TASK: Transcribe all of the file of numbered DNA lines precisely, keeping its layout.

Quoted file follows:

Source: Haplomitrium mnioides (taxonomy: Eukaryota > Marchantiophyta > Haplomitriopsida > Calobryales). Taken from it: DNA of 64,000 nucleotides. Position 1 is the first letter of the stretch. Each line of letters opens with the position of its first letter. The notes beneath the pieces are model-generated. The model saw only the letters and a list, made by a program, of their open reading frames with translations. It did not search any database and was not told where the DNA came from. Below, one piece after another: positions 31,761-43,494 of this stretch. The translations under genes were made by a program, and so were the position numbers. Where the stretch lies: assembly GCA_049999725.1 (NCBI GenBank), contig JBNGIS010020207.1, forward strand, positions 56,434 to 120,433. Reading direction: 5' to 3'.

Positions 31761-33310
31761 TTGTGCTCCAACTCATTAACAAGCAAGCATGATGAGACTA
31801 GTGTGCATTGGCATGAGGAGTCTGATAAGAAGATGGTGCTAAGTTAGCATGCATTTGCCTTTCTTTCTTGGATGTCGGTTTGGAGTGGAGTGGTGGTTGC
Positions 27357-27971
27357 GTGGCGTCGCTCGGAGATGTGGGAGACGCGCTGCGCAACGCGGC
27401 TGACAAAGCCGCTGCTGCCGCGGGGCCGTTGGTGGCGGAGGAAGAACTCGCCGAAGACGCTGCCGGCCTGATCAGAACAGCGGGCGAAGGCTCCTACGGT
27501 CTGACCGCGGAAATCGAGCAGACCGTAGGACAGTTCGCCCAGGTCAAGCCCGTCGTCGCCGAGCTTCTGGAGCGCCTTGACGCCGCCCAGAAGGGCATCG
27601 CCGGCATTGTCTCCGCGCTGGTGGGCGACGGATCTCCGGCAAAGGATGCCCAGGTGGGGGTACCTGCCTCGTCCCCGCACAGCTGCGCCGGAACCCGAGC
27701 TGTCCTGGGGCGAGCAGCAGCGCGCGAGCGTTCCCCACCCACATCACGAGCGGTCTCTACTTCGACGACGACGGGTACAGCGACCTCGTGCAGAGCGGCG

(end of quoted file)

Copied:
Source: Haplomitrium mnioides (taxonomy: Eukaryota > Marchantiophyta > Haplomitriopsida > Calobryales). Taken from it: DNA of 64,000 nucleotides. Position 1 is the first letter of the stretch. Each line of letters opens with the position of its first letter. The notes beneath the pieces are model-generated. The model saw only the letters and a list, made by a program, of their open reading frames with translations. It did not search any database and was not told where the DNA came from. Below, one piece after another: positions 31,761-43,494 of this stretch. The translations under genes were made by a program, and so were the position numbers. Where the stretch lies: assembly GCA_049999725.1 (NCBI GenBank), contig JBNGIS010020207.1, forward strand, positions 56,434 to 120,433. Reading direction: 5' to 3'.

Positions 31761-33310
31761 TTGTGCTCCAACTCATTAACAAGCAAGCATGATGAGACTA
31801 GTGTGCATTGGCATGAGGAGTCTGATAAGAAGATGGTGCTAAGTTAGCATGCATTTGCCTTTCTTTCTTGGATGTCGGTTTGGAGTGGAGTGGTGGTTGC
Positions 27357-27971
27357 GTGGCGTCGCTCGGAGATGTGGGAGACGCGCTGCGCAACGCGGC
27401 TGACAAAGCCGCTGCTGCCGCGGGGCCGTTGGTGGCGGAGGAAGAACTCGCCGAAGACGCTGCCGGCCTGATCAGAACAGCGGGCGAAGGCTCCTACGGT
27501 CTGACCGCGGAAATCGAGCAGACCGTAGGACAGTTCGCCCAGGTCAAGCCCGTCGTCGCCGAGCTTCTGGAGCGCCTTGACGCCGCCCAGAAGGGCATCG
27601 CCGGCATTGTCTCCGCGCTGGTGGGCGACGGATCTCCGGCAAAGGATGCCCAGGTGGGGGTACCTGCCTCGTCCCCGCACAGCTGCGCCGGAACCCGAGC
27701 TGTCCTGGGGCGAGCAGCAGCGCGCGAGCGTTCCCCACCCACATCACGAGCGGTCTCTACTTCGACGACGACGGGTACAGCGACCTCGTGCAGAGCGGCG